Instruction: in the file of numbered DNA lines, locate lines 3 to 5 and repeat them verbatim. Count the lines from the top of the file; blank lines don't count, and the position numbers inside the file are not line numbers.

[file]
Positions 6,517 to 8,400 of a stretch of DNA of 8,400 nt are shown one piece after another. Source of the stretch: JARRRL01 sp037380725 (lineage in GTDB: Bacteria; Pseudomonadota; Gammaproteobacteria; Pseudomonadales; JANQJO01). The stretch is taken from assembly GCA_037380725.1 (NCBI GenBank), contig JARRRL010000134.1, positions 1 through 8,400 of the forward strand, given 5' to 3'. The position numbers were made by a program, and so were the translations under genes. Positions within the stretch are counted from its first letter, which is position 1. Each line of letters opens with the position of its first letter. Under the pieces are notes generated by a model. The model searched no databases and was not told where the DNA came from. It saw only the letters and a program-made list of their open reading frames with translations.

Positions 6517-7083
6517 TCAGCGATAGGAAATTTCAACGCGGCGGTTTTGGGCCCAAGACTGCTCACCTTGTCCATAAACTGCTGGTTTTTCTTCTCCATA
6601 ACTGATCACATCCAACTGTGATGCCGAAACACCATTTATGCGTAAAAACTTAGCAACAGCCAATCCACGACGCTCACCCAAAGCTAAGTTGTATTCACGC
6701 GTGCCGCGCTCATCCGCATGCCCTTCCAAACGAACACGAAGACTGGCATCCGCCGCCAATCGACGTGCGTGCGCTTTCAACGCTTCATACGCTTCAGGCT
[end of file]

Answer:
6517 TCAGCGATAGGAAATTTCAACGCGGCGGTTTTGGGCCCAAGACTGCTCACCTTGTCCATAAACTGCTGGTTTTTCTTCTCCATA
6601 ACTGATCACATCCAACTGTGATGCCGAAACACCATTTATGCGTAAAAACTTAGCAACAGCCAATCCACGACGCTCACCCAAAGCTAAGTTGTATTCACGC
6701 GTGCCGCGCTCATCCGCATGCCCTTCCAAACGAACACGAAGACTGGCATCCGCCGCCAATCGACGTGCGTGCGCTTTCAACGCTTCATACGCTTCAGGCT